13. Shark tooth from Florida

    Here I am with a new fossil. It's nothing special but where I live sellers usually have only shark teeth from Morocco / North Africa. I'm not an expert in the "shark teeth identification" field and I can only make hypothesis about the specie it belonged to. Suggestions? What are the diagnostic characters that can be observed in it?
  14. Eagle Ford Flags Shark/Fish Tooth?

    My wife and I uncovered this possible shark/fish tooth on 12/3/2017 from basal Bouldin Flags weathered shell hash. It appears to be a broken tip of a very large Scapanorhynchus texanus. Although, I am not certain. There appears to be coarse striations from bottom to near the top of the fossil and very little bend in the fossil structure. It is very symmetrical and about 9 mm wide at base and 27 mm long from a slightly worn tip to the broken end. Pics are of three sides. Is there another possibility?
  15. 3.75" tyrannosaurid tooth. Indet.?

    Fossil tyrannosaurid tooth found last weekend. 2nd largest one I have found and largest in the area by at least an inch. Formation is belly river group. I believe i is out of dinosaur park formation layers and possibly mix of oldman and foremost formations. I'm thinking gorgosaurus or daspletosaurus???
  16. Tooth #6 ~ bovine?

    Hello everyone! The warm weather continues in the Midwest so I am still able to get out and do some river hunting into December with shorts and a long sleeve shirt. Pretty amazing. This is from DuPage River, western suburbs of Chicago. Northern Illinois. The same location where I have found the following for reference: I imagine these to be bovine. The one other tooth found so far has been wild boar/pig which was cool. I look forward to people's feedback. Here is today's find:
  17. Mammoth tooth

    I got this beauty in the post today, and I'm quite pleased with it. It came as part of a small collection of fossils, all purchased from the same shop, probably in the late 1990s. Although most of them came with the original shop labels, they contained very little pertinent information, and the label had come loose on this piece. I know absolutely nothing about mammoth teeth; please can anyone assist in identifying the species, how old it might be, or possibly even where it may have been found? I don't know if the preservation and species together would allow someone to make a determination as to where it could have been discovered. I was hoping it might be a North Sea example, but as I say, I don't have much of a clue. It's 9 inches long and 2.5 inches thick.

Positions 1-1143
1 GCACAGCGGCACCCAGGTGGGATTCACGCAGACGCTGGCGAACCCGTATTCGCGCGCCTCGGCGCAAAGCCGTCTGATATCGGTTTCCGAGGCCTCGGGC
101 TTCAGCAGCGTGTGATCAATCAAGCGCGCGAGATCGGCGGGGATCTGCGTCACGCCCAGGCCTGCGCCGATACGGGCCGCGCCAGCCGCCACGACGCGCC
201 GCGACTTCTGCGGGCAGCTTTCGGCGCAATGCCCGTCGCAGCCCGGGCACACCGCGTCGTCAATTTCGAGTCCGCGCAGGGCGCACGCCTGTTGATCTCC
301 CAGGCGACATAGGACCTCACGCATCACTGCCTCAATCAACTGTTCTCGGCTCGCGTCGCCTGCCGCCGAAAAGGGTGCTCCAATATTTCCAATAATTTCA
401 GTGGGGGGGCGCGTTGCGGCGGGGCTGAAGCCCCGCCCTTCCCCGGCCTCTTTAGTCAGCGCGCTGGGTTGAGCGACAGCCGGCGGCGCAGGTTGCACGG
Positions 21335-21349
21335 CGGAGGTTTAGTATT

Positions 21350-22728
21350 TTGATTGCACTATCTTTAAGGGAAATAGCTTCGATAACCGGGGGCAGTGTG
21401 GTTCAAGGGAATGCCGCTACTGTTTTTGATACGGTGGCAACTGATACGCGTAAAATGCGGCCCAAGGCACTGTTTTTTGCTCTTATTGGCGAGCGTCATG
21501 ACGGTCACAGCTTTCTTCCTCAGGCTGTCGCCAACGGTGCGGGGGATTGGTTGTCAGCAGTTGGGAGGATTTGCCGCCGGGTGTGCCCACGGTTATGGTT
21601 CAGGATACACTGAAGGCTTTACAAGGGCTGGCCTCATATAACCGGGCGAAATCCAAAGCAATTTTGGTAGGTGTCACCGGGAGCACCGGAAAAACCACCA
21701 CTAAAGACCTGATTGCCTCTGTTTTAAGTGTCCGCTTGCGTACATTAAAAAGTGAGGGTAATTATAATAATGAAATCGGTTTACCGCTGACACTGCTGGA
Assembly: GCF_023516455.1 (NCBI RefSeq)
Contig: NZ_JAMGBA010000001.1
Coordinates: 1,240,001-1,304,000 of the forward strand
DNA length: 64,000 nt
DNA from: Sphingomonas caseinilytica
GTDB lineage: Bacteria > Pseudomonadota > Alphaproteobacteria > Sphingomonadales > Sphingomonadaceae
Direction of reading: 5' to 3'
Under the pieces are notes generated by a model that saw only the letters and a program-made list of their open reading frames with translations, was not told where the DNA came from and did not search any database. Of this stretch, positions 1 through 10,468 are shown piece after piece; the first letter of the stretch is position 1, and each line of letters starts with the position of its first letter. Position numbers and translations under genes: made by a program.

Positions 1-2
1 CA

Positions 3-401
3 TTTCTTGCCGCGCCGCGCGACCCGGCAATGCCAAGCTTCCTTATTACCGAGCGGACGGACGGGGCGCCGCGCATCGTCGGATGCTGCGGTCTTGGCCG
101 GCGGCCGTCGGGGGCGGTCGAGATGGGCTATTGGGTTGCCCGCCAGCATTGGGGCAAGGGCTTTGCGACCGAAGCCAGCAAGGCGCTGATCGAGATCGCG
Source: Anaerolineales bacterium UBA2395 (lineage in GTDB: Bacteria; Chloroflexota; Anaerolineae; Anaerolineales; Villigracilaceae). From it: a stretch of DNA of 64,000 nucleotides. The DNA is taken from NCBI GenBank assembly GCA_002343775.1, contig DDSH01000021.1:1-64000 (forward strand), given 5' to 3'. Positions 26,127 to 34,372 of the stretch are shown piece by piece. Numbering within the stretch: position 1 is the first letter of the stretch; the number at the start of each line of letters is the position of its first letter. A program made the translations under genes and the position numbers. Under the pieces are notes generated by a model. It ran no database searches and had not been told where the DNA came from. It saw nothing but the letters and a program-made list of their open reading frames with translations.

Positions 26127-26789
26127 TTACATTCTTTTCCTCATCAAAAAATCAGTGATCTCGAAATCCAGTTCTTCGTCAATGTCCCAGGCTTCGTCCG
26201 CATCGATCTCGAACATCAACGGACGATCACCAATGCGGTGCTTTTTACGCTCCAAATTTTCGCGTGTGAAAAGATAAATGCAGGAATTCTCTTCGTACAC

18. Rodent Incisor

    Lower incisor from the theridmoyid rodent Isoptychus. Collected from a thin lacustrine horizon in the Lower Hamstead Member of the Bouldnor Fm. at Bouldnor Cliff, an early Oligocene locality on the northwest coast of the Isle Of Wight, UK. Identified by mammal specialist Jerry hooker from the Natural History Museum.
  19. Tooth

    I found this image and I am not sure what it is, could the specialist out the there help me, my friend claims it's a spino but I am not sure.
  20. Shark tooth ID

    My friend has always had this tooth in his collection that he found in gravel that was in a garden in Paris, it is obviously a shark tooth but we have no clue as to what species it is. And it would be helpful if someone could tell me what species of prehistoric shark it is.
  21. 3 years ago a very gullible me bought a lot on ebay containg what were sold as Spinosaurus aegyptiacus teeth. It was pretty much a disappointment, i paid a lot for teeth in a very bad shape, visibly glued together and with sediment still attached to them. I was a beginner at collectig fossils so I considert that purchase as false but needed step. However this particular tooth intrigue me. It's in a very bad shape, but it's different from the others more "pale" (and fortunately better) Spinosauridae sp. teeth that I had in my little collection. It was written that they all comes from the Kem Kem formation, but I don't know if that's true. Can someone identify the specie to which it belog? Thanks Fn8
  22. Fossil tooth ID

    Hello! I won these two teeth from an auction and I am curious as to what they may be. It was listed as a fossil hyena tooth and a smilodon (which I do not believe given the location of the find and anatomy of the tooth, although it does have serrations). Any help would be appreciated =) The teeth are said to come from the Gansu Province, China. Dimension: 1st: 7.3 x 1.9 x 1.2 cm 2nd: 4.6 x 1.3 x 0.8 cm